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Prosecutor Puts Unique Plea Deal Together For Man Who Killed Her Son

Faye McCormack Fights Drunk Drivers, But Tries To Help One
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Faye McCormack

Faye McCormack, right, speaks in court on the day the man who killed her son agreed to a unique plea bargain agreement. (Photo: CBS 2)

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NEW YORK (CBSNewYork) — The son of a cop who admitted to killing an aspiring lawyer in a drunk-driving crash won’t spend a day in prison. That’s part of a plea deal agreed to by the victim’s mother — a woman who has spent her life targeting drunk drivers.

It’s the irony of her life — a grieving Faye McCormack spent 18 years as a prosecutor making it her mission to put DUI drivers behind bars. On Thursday she was the reason the young man responsible for her son Malcolm’s death will walk free.

“I worked in an office of prosecutors. Everybody else thinks this is a dumb thing to do,” McCormack told CBS 2’s Emily Smith.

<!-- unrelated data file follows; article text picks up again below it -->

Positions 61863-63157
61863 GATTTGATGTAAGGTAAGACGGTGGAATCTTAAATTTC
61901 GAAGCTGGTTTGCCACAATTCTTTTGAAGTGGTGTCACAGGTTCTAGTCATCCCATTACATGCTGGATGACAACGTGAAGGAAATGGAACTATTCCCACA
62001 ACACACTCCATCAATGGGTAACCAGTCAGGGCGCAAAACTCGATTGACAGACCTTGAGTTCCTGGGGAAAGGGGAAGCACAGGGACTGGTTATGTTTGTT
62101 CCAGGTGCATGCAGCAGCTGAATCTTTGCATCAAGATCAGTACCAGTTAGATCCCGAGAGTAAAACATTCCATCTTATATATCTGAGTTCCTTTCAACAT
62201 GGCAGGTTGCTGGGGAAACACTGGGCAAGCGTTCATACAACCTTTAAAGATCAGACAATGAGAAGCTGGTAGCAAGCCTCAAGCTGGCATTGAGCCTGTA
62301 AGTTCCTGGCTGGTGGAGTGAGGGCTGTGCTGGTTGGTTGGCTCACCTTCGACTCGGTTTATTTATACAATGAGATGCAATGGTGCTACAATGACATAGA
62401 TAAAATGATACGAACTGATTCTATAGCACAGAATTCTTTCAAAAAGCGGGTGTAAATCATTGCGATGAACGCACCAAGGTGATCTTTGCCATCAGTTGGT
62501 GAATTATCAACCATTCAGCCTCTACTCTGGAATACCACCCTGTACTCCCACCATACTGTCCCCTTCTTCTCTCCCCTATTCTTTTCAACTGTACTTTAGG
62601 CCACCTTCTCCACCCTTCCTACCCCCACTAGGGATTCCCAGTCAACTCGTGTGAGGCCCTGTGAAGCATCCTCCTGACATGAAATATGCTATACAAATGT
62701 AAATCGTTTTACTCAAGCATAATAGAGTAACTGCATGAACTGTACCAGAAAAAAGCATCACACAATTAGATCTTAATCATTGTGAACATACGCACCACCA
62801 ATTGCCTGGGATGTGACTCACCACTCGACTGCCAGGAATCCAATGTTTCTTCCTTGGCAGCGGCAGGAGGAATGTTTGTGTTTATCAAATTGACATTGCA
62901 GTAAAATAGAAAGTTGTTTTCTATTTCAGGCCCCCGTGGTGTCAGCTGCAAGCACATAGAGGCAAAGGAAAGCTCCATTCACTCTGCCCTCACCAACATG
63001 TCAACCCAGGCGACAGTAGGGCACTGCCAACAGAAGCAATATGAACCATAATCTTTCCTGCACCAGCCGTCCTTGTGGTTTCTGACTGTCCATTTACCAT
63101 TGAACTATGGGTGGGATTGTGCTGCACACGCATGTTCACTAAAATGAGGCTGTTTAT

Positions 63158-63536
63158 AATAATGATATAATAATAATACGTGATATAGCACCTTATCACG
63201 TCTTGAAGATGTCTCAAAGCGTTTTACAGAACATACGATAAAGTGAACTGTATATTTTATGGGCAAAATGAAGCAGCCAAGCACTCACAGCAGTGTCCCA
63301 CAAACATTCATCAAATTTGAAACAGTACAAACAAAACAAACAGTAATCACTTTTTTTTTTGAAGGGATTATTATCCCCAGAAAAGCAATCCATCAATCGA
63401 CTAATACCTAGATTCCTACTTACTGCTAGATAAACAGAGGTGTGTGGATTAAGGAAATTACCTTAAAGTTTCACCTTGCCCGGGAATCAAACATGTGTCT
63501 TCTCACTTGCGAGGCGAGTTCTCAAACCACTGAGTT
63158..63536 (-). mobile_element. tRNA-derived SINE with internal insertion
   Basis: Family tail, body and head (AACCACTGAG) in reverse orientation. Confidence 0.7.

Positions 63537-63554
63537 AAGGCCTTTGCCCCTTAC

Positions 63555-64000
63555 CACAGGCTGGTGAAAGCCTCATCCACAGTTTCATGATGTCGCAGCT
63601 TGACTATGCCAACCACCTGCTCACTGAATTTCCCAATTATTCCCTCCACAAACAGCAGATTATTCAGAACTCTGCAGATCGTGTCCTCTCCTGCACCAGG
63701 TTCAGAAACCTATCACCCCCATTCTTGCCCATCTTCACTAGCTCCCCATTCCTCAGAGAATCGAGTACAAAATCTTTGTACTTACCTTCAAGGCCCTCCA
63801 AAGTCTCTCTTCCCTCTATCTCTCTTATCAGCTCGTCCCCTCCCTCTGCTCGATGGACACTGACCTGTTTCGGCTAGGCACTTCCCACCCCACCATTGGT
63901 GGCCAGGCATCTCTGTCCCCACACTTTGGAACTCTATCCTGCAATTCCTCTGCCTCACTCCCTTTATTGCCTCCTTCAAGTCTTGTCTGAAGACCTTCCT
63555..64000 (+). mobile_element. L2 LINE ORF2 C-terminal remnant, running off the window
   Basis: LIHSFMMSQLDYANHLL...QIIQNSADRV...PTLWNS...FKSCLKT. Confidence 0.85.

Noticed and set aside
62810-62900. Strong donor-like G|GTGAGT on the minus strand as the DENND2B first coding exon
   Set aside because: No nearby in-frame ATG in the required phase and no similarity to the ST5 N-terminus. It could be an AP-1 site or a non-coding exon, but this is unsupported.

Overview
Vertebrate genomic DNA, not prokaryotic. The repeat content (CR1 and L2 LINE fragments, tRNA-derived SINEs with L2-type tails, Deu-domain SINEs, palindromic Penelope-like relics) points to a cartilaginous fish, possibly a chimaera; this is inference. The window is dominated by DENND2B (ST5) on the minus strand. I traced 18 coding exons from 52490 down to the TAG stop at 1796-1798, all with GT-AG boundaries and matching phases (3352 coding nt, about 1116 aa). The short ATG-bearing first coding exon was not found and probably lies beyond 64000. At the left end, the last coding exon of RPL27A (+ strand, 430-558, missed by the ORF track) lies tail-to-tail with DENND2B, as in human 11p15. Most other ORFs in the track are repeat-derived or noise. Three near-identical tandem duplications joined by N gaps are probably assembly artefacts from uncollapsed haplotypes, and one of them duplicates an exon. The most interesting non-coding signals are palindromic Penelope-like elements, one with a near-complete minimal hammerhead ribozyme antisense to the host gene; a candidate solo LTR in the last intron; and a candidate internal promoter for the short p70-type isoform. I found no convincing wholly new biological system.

However, outside of the courtroom McCormack said ex-husband, Malcolm’s father, convinced her that a prison sentence wouldn’t do any justice here.

“An eye for an eye is not a good thing. You get to see the third side of the coin,” Fred McCormack said.

When asked if she still feels she did the right thing, Faye McCormack said, “I will see. I am still a prosecutor at heart so I will see what happens. I’m still conflicted about what happened today.”

Michael Ortiz, 22, won’t spend a day in prison for the felony — something unprecedented in this jurisdiction.

In court, Ortiz withdrew his not guilty plea admitting he’s responsible for drinking and driving two and a half years ago, killing 28-year-old Malcolm McCormack. It happened in East New York at 11 p.m. Malcolm McCormack, an aspiring lawyer, had just finished playing the violin and took a walk for some food.

Ortiz, the son of a cop, immediately left court in a hurry Thursday with nothing to say. Ortiz agreed to a conditional plea, which means if he doesn’t meet the conditions he could be put in jail. He will begin a mandatory community service sentence which includes 100 visits to high school students about the perils of drinking and driving.

“It is my wish Mr. Ortiz will represent Malcolm’s memory by showing others it is a very fatal, bad thing to drink and drive, even if you only had two drinks,” Faye McCormack said.

If the case went to trial and Ortiz was convicted he would have spent up to seven years in prison.

Do you think the McCormacks did the right thing? Please offer your thoughts in the comments section below.

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